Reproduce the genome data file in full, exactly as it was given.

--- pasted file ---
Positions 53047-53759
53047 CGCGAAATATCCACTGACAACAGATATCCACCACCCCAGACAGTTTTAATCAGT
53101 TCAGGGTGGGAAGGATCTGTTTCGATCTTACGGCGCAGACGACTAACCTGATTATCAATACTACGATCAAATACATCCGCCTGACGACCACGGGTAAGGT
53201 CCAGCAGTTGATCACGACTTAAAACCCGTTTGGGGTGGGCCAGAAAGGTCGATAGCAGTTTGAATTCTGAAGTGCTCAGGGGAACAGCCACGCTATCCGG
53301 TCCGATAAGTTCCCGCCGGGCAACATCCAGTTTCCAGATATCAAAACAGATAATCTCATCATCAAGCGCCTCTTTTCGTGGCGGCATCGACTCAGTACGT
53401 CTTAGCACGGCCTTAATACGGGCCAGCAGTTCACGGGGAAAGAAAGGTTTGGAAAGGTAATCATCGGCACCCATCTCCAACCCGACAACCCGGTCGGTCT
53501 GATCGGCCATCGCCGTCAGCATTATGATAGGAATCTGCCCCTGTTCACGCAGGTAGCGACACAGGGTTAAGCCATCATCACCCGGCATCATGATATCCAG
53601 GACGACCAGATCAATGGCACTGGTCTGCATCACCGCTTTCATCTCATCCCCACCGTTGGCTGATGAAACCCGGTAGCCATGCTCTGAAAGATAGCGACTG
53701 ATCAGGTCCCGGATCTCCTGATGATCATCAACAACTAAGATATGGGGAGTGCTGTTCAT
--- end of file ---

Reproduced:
Positions 53047-53759
53047 CGCGAAATATCCACTGACAACAGATATCCACCACCCCAGACAGTTTTAATCAGT
53101 TCAGGGTGGGAAGGATCTGTTTCGATCTTACGGCGCAGACGACTAACCTGATTATCAATACTACGATCAAATACATCCGCCTGACGACCACGGGTAAGGT
53201 CCAGCAGTTGATCACGACTTAAAACCCGTTTGGGGTGGGCCAGAAAGGTCGATAGCAGTTTGAATTCTGAAGTGCTCAGGGGAACAGCCACGCTATCCGG
53301 TCCGATAAGTTCCCGCCGGGCAACATCCAGTTTCCAGATATCAAAACAGATAATCTCATCATCAAGCGCCTCTTTTCGTGGCGGCATCGACTCAGTACGT
53401 CTTAGCACGGCCTTAATACGGGCCAGCAGTTCACGGGGAAAGAAAGGTTTGGAAAGGTAATCATCGGCACCCATCTCCAACCCGACAACCCGGTCGGTCT
53501 GATCGGCCATCGCCGTCAGCATTATGATAGGAATCTGCCCCTGTTCACGCAGGTAGCGACACAGGGTTAAGCCATCATCACCCGGCATCATGATATCCAG
53601 GACGACCAGATCAATGGCACTGGTCTGCATCACCGCTTTCATCTCATCCCCACCGTTGGCTGATGAAACCCGGTAGCCATGCTCTGAAAGATAGCGACTG
53701 ATCAGGTCCCGGATCTCCTGATGATCATCAACAACTAAGATATGGGGAGTGCTGTTCAT